Greenfield
Factory Automation
Bassett
Batch Processing
Hand
Process Automation
Reynolds
Packaging Automation
Campbell
On the Edge

Batch Processing Desk

December 12, 2014 | By Renee R. Bassett
Wonderware SmartGlance MyAlerts Watch
Smart watches take mobility to the next level, shrinking a machine interface down to the size of a tea bag. Industrial applications for wearable tech are starting to emerge, and the possibilities are intriguing for plant managers, engineers and technicians.

In industrial plants, “wearable tech” tends to take the form of personal protective equipment (PPE). Carefully designed, protective, and sophisticated in its own way, PPE is worn to minimize exposure to serious workplace hazards. But the consumer version of wearable tech is what has captured the imaginations of many, and it beginning to make its industrial debut.

Mass-market wearable tech encompasses bracelets, watches, glasses and other smart devices that sense what they are connected to or pointed at, and can connect to the Cloud to send or receive data. Fitness bands that measure your heart rate and Google Glass eyeglasses are two examples.

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November 20, 2014 | By Renee R. Bassett
Abnormal situation management for continuous processing is normal operating procedure for batch processing. A new starter kit from Rockwell Automation can give batch control programmers a leg up on coding the complicated starts, stops and holding steps in food, beverage and pharma process operations.

Batch processing is arguably the most difficult manufacturing there is. Discrete assembly operations have thousands of parts to source, manage and track. Continuous processes have to tweak and tune based on raw material variables and operate in spite of hazardous conditions and the specter of “abnormal situations.” But batch processors have to manage multiple steps in a process that can start then be suspended while something else happens; vary by temperature, ingredient, humidity or chemical reaction; and is regularly changed when planned or unplanned setpoints are reached. And don’t forget that since the final product is often ingested by humans, it must not be allowed to sicken or kill anyone.

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November 20, 2014 | By Renee R Bassett
Low moisture foods include nuts, cereals, chocolate and more.
The Alliance for Innovation and Operational Excellence (AIOE), founded in 2011 by PMMI—The Association for Packaging and Processing Technologies, brings together CPG production and engineering professionals with suppliers to address issues of common concern. Their latest guidance document covers hygienic equipment for low moisture foods.

One potential area for pathogen growth in low moisture food production environments is the packaging equipment used in primary packaging. Both consumer packaged goods companies (CPGs) and suppliers have a strong commitment to build equipment that can be cleaned and sanitized, then returned to production while minimizing downtime. There are multiple approaches to achieving this.The variety of design options for packaging equipment can lead to one-off designs for each CPG when, in fact, a more standard equipment design could work.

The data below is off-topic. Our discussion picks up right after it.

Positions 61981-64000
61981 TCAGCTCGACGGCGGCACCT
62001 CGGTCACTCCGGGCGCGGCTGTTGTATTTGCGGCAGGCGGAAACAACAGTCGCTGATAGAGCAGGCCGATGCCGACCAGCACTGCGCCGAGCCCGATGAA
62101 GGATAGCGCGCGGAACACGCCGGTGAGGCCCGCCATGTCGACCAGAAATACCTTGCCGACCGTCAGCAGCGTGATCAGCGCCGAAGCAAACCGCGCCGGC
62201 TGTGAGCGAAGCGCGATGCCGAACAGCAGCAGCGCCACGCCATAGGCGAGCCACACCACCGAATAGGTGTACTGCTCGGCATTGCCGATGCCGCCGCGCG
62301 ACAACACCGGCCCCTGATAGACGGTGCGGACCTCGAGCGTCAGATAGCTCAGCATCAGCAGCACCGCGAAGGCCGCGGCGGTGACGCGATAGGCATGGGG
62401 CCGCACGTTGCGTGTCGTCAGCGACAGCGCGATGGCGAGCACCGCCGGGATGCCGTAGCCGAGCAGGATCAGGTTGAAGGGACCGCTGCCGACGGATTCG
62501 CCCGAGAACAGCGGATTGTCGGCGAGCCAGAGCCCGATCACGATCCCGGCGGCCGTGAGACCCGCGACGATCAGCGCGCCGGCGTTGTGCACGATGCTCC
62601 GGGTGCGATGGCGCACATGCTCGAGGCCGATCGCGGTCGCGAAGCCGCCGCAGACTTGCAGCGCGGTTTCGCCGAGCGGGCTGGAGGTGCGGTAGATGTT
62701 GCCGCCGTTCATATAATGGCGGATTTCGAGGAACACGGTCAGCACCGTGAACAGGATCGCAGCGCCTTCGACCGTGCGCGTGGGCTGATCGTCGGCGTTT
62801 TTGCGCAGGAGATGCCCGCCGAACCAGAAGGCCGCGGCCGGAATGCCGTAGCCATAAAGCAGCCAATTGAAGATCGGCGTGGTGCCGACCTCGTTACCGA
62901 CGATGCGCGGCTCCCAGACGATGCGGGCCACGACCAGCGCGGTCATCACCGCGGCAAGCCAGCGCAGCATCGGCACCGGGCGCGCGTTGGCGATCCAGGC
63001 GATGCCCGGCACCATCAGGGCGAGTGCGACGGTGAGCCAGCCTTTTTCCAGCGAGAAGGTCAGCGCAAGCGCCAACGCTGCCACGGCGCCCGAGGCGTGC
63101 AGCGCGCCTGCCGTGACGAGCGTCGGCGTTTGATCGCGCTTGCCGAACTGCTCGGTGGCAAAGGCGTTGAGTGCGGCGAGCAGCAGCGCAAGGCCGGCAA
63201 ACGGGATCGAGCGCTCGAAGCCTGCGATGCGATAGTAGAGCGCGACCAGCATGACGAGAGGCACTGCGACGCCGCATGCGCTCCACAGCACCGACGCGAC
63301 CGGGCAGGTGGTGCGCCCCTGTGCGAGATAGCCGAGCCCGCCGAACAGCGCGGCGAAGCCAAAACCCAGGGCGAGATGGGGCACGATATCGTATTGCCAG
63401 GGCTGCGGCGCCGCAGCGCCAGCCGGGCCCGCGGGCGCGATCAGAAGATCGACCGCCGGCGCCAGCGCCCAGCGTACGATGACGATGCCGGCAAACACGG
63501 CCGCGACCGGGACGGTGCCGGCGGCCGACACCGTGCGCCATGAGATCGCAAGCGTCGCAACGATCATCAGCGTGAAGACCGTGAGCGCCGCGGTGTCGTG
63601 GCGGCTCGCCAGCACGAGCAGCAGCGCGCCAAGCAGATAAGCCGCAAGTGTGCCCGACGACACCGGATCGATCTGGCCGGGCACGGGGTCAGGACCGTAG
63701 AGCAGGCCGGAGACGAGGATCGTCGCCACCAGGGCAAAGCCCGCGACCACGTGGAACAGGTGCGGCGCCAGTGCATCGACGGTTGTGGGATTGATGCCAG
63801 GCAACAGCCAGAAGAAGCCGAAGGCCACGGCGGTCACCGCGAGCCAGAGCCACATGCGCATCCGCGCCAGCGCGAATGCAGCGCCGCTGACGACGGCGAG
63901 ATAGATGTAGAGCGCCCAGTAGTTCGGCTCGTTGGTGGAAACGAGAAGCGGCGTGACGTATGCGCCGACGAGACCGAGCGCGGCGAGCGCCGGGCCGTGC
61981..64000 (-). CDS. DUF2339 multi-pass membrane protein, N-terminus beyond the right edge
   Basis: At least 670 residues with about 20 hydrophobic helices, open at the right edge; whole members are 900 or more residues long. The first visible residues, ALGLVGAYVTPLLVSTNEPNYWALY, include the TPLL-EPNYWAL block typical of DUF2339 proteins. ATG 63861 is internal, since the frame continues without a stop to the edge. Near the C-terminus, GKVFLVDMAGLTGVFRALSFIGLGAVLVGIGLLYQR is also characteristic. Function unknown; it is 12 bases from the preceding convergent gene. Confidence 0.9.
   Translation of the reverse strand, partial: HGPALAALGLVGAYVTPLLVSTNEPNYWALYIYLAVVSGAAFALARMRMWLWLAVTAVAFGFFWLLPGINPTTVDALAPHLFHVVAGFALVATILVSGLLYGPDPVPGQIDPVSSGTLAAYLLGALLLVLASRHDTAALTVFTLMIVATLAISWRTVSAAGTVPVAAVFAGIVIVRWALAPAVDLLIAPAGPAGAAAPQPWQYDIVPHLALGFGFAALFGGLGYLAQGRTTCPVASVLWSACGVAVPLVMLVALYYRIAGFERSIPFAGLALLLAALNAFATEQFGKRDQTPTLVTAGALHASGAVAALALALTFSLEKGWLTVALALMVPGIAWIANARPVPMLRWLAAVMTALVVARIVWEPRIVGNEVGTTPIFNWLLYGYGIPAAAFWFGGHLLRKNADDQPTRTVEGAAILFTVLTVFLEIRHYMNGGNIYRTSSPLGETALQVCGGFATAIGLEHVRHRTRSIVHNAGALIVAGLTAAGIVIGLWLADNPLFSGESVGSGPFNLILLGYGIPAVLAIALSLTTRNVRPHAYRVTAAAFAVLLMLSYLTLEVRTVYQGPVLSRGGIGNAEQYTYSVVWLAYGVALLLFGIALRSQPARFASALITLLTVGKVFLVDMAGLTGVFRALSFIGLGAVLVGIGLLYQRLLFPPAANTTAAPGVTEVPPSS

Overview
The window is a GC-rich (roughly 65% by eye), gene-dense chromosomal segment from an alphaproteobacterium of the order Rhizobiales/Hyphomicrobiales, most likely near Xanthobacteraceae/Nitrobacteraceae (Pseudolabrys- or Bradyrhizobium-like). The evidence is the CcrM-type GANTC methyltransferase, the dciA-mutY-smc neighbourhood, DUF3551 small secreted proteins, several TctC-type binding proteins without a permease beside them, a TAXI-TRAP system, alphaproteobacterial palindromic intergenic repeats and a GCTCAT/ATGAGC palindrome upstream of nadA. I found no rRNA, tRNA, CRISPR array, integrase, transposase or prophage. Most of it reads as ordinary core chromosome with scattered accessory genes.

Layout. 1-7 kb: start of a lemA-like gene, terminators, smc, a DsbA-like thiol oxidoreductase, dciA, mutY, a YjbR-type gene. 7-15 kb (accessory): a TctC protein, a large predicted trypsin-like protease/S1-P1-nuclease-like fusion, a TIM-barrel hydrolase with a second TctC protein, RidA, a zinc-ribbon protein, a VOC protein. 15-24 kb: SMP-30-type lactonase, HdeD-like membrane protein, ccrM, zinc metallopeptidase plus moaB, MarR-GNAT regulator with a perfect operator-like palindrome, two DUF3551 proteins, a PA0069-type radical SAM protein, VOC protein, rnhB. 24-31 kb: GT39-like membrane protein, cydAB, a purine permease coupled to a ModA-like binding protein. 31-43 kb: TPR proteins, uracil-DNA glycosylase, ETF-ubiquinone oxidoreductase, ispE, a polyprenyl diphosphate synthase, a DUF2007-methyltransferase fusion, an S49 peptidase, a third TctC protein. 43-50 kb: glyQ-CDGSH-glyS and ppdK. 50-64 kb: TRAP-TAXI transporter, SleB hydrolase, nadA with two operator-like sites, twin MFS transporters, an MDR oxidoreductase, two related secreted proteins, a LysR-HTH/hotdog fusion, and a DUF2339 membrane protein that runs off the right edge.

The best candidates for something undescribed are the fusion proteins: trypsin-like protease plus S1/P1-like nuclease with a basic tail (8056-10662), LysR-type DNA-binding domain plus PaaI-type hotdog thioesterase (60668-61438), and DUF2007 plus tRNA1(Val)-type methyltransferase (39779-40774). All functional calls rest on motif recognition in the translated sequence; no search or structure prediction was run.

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November 14, 2014 | By Renee R. Bassett
Procomsol Industrial App for communicating with HART Instruments
HART communication technology combined with digital valve controllers, flowmeters and other analytical transmitters can make control-valve maintenance and configuration much easier. Now, HART device management has gotten even easier with a HART communicator app for Android smartphones.

Managing the feed water and boilers in an industrial plant is often easier with the use of multivariable HART communication in conjunction with digital valve controllers, flowmeters and other analytical transmitters. Without HART, valve removal or replacement is a pain, because verifying the open/closed condition of a control valve requires limit switches to be retrofitted to the valve body. But even with HART, device configuration and management can be a chore. PC-based HART communicators lighten the load by replacing the heavy, expensive and specialized communicators of old with a multifunction laptop loaded with special software.

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November 01, 2014 | By Renee R. Bassett
The Software business of Schneider Electric, which encompasses the company’s operations management, asset management and operations integration product lines, is combining technologies to enable better data-driven decisions. The company has also added Simio simulation-based scheduling to its MES offerings.

Schneider Electric made a bold move last year when it acquired Invensys. The goal: to become a world-class software company. Less than a year later, the company is revealing how the people and products from the two companies are coming together. In a talk with journalists and analysts at the 2014 Software Global Customer Conference in Orlando, Fla., Rob McGreevy, the company’s vice president of information, operations and asset management, discussed the new Software business of Schneider Electric, which encompasses its operations management, asset management and operations integration product lines.

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